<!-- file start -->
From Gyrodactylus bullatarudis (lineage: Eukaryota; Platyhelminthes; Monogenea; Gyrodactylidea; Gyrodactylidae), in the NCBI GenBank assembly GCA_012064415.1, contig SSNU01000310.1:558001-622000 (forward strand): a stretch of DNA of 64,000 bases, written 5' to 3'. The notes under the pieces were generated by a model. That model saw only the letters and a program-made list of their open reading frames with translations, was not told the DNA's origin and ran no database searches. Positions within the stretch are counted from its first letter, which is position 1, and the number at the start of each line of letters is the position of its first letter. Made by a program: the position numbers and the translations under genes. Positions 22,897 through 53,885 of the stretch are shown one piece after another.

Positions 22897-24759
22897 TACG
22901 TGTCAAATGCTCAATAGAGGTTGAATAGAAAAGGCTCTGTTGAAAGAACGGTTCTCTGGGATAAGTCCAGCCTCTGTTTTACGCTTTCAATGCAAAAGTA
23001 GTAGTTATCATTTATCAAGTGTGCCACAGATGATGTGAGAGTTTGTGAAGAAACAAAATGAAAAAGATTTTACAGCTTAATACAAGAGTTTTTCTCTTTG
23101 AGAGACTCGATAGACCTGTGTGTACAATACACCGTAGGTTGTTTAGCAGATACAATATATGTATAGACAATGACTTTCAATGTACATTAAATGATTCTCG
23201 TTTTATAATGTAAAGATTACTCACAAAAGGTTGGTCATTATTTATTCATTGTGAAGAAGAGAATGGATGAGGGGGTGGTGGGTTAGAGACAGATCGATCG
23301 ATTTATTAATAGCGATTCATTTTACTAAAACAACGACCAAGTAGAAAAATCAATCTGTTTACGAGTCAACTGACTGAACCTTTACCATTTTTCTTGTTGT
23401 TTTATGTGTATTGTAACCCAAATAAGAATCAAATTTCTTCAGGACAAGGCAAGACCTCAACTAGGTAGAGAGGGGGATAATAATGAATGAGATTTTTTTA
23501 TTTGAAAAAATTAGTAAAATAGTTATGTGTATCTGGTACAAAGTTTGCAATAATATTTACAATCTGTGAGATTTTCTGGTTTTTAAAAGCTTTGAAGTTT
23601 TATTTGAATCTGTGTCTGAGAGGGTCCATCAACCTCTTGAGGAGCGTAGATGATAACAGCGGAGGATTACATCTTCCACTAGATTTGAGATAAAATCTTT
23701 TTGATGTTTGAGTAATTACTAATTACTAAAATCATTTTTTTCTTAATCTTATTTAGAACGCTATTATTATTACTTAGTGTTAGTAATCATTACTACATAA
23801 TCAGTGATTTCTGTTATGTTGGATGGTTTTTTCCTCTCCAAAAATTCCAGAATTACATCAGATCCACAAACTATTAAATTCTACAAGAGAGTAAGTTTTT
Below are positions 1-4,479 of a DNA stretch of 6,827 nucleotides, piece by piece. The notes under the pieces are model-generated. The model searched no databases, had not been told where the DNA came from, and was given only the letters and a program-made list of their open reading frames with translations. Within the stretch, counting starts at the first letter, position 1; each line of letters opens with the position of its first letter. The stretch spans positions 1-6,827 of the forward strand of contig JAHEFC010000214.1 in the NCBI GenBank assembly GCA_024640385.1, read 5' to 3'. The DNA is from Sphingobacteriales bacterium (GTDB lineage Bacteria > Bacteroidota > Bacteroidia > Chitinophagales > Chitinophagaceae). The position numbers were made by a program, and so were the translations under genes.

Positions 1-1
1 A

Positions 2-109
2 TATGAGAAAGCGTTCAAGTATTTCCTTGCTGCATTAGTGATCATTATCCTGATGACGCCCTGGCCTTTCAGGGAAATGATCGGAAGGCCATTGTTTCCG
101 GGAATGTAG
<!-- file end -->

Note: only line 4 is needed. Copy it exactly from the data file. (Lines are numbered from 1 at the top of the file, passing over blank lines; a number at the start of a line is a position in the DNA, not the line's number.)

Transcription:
22901 TGTCAAATGCTCAATAGAGGTTGAATAGAAAAGGCTCTGTTGAAAGAACGGTTCTCTGGGATAAGTCCAGCCTCTGTTTTACGCTTTCAATGCAAAAGTA